Monday, August 31, 2009



In the lee of John Knox’s yew
we toss our cabers as though
it’s the natural thing to do after breakfast.
Over the firth, Dumbarton Rock
is mired in mist, or ghosts,
like the braes of Ben Jiggery Pokery
or the sheen in the American’s eye
as he imagines the cabers of his forebears
abandoned in Lochaber years ago.
Tomorrow we will rake a rickle of stones,
be blood brothers in a chapel buried
in the wilds, and toast our common bonds
in fists of malt, for are we not all wedded
to the same shifting territory of mind,
a country that is and isn’t, as substantial
as a sea-loch’s soughing,
the whisper of an editorial,
the distant ring of tills in the gloaming?

Friday, August 28, 2009

Things that make me laugh

I't’s childish and immature, of course, but there is a paragraph from Martin Amis' ‘Money’ that has made me laugh all week. Not continually, of course, but out loud in a kind of intermittent fashion. It has brightened a week which otherwise has been filled by autumnal storms, work and low level disappointments. I don't know how long it will last, but it's been good. You probably won't find it funny at all.

The main character John Self is trying to cast a movie. He is talking to Martin Amis (small conceit here), who plays himself in the novel, about a projected fight between two of the stars, Lorne Guyland and Spunk Davis.

“”Which fight?”
“The one between Lorne and Spunk. You know, the big fight.”
“No-one’s going to believe that name.”
“Yea yea, we’re talking to him about it. You see, lots of Americans are called names like that. They’ve all got names like Orifice and Handjob. They don’t notice. They think it’s cool.”

The Amis family is good at providing me with longstanding amusement. Jim Dickson’s reaction on finding an archery target in the his pretentious professor’s attic in Kingsley Amis’ ‘Lucky Jim’ has stayed with me for 30 years.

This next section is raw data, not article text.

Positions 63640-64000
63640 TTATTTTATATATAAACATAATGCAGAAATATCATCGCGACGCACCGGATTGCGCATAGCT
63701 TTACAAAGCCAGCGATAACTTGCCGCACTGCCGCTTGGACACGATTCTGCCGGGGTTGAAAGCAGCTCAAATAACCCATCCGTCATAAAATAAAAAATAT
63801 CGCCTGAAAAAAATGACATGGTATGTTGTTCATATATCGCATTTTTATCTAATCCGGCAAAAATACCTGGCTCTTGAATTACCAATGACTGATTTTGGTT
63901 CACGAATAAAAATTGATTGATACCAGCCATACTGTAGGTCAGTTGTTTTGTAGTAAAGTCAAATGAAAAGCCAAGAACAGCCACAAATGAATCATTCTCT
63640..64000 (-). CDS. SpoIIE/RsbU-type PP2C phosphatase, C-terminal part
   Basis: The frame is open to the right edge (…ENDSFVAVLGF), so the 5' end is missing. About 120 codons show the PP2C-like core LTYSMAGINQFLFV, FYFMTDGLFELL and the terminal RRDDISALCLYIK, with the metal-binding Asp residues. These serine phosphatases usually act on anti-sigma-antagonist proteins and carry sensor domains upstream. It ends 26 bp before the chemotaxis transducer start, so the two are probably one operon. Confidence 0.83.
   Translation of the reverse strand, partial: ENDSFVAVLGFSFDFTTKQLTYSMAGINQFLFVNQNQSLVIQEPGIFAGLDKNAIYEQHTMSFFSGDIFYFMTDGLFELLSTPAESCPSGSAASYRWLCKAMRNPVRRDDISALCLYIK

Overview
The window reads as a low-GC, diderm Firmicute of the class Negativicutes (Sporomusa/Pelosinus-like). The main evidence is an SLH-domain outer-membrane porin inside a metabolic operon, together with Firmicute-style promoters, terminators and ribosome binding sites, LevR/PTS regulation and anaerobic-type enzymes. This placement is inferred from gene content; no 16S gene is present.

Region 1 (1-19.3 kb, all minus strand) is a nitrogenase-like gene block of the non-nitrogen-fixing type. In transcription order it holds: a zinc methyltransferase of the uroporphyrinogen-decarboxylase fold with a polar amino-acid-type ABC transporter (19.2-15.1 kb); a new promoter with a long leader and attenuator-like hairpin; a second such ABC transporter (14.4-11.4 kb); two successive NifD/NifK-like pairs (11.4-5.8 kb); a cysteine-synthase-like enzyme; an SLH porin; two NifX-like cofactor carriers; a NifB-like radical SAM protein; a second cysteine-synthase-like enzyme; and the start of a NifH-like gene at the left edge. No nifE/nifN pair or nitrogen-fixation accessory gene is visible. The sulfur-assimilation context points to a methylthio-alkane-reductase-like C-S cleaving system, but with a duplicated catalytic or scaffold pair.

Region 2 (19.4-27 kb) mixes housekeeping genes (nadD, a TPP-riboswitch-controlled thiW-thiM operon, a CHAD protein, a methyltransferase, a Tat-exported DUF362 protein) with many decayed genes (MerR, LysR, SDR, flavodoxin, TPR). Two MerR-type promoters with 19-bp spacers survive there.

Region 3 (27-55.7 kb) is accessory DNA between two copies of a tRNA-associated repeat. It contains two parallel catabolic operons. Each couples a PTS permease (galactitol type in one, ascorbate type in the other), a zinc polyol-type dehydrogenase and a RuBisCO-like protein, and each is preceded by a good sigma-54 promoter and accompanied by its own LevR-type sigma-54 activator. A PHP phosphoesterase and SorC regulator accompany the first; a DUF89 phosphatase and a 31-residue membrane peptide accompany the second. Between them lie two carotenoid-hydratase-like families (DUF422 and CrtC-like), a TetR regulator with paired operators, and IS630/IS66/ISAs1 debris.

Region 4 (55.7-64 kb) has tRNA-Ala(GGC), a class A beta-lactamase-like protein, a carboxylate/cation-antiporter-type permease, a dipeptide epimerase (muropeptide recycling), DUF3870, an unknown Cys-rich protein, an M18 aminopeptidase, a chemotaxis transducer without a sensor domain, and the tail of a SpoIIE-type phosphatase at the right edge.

Wednesday, August 26, 2009

Once upon a Time

Once upon a time, children, there was a country called Afghanistan. It was a very big country full of tall mountains and proud warlike people. It was very poor but big bad countries, like Britain, used to invade it and try and take it over. They always failed.
Now quite recently, in Daddy's lifetime, Afghanistan had a very bad government called the Democratic Republic of Afghanistan. It did some very bad things like starting land reform and building roads and hospitals. It also decided that forcing people to get married was wrong and that girls should go to school. Even worse it tried to stop people playing in the poppy fields. This evil government was supported by a very very big bad country called the Soviet Union which tried to show off by spending more than a billion pounds on drilling wells and other public welfare schemes.
Luckily there were people in Afghanistan who didn't like this evil behaviour and wanted to return to the old ways of wife beating and playing in the poppy fields. These people were VERY religious so you could tell they were good. They formed a heroic band of brothers called the Mujahideen. The Mujihadeen fought bravely until the whole country was in chaos. The bad Russians brought soldiers into to fight the heroic Mujihadeen. Wasn't that wrong? But luckily all the good countries in the world - especially the United States of America-were horrified by this and decided to try and help the plucky little Jihadists. Everyone gave them the latest anti-aircraft guns and money and they were allowed to make lots of cash out of the beautiful poppies. No-one cared that they burned schools down, destroyed priceless cultural artifacts and hated women, because they were fighting for freedom.
There were many great heroes in the Mujahideen. One of them was a very funny little chap with a beard called Osama Bin Laden who wasn't even from Afghanistan but a very good place full of oil called Saudi Arabia. He received money from the good countries in the world to form an international organisation called Al Qaida to continue the fight against the evil Russians. The bad Russians called Al Qaida and the Mujahideen terrorists but no-one listened to them because the Russians were evil, lived in log cabins and didn't know what they were talking about. Thanks to the Mujahideen the bad Russians were beaten and went home. Wasn't that good? The heroic Mujahideen changed their name to the Taliban and formed a very religious government. Everyone was pleased.